House Republicans this week will begin behind-the-scenes efforts at tackling a path forward on immigration reform and raising the debt ceiling, while moving ahead on a series of land bills that include a measure aimed at alleviating the California drought.

Both the House and Senate will begin negotiating a deal to increase the $17 trillion debt ceiling, which is set to expire shortly.

House Republicans last week also codified their commitment to taking a piecemeal approach to immigration reform, releasing a one-page statement on the party's principles. But GOP leaders have no immediate plans to take up specific legislation.

Rep. Paul Ryan, R-Wis., one of the GOP leaders negotiating a plan, said Sunday on ABC's "This Week" that the GOP conference has not settled on the next step, other than wanting the borders to be secured first.

Ryan said immigration reform “is clearly in doubt,” and will depend on whether President Obama and Democratic lawmakers agree to measures aimed at significantly improving border security before immigration is increased.

While Congress has months to debate immigration reform, Treasury Secretary Jack Lew believes Congress should pass a debt ceiling increase this month.

Republicans are likely to insist on something in exchange for raising the debt limit, such as spending cuts. Republicans may also insist on a measure that would block Obama from granting a taxpayer-funded bailout to insurance companies who are part of the health care exchanges but have not enrolled enough young and healthy people to prevent them from raising premiums.

Democrats have insisted they won’t negotiate on the debt ceiling and want a “clean” increase. But they will be more inclined to work with Republicans if they believe it will ease the way for an accord later on major immigration reform.

“What I believe is we can work something out,” House Majority Leader Eric Cantor, R-Va., said Sunday on "Face the Nation", when asked about the debt ceiling.

The House, meanwhile, will vote this week on series of land bills including the Sacramento-San Joaquin Valley Emergency Water Delivery Act. The bill comes in response to continued California drought that now threatens the Golden State’s water supply in the Central Valley area.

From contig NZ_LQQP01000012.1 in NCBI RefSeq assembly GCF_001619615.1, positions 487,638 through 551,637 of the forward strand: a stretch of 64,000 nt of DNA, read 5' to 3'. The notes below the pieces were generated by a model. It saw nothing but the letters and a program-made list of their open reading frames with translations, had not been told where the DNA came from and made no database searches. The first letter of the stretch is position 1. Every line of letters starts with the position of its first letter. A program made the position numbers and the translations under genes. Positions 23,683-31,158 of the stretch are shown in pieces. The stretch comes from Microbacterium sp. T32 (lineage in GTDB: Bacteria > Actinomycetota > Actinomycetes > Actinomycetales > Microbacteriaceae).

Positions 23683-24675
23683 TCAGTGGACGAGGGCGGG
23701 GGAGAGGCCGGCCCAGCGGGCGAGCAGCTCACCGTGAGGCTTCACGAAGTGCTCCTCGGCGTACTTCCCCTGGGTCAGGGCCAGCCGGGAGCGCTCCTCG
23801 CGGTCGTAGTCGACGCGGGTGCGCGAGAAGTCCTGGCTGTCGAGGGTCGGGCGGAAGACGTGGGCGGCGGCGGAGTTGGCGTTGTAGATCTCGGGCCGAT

The bill would restore water flows to routes that have been closed off for years in order to protect endangered species of fish. The Bay Delta restoration project that limited water routes has exacerbated the drought caused by lack of rainfall, House Majority Whip Kevin McCarthy, R-Calif., said the bill puts, “families before fish.”

Democrats oppose the bill and have called it irresponsible and a threat to the years-long effort to protect the Delta from environmental damage.

The House will also take up legislation to improve access to public lands and to “protect the traditional right of American sportsmen to fish and hunt.”

The Public Access and Lands Improvement Act would remove government red tape to help increase economic development on public lands. The Sportsman Heritage and Recreation Enhancement Act removes “government roadblocks,” to hunting and recreation activities on certain public lands and includes provisions blocking future restrictions that would limit hunting and fishing.

The Senate, meanwhile, will put the final congressional stamp on the long-awaited farm bill. Lawmakers are expected to clear the measure for the president's signature Monday afternoon. The $1 trillion House-passed measure ends direct subsidies for farms, boosts crop insurance and reduces food stamps by about $8 billion over ten years.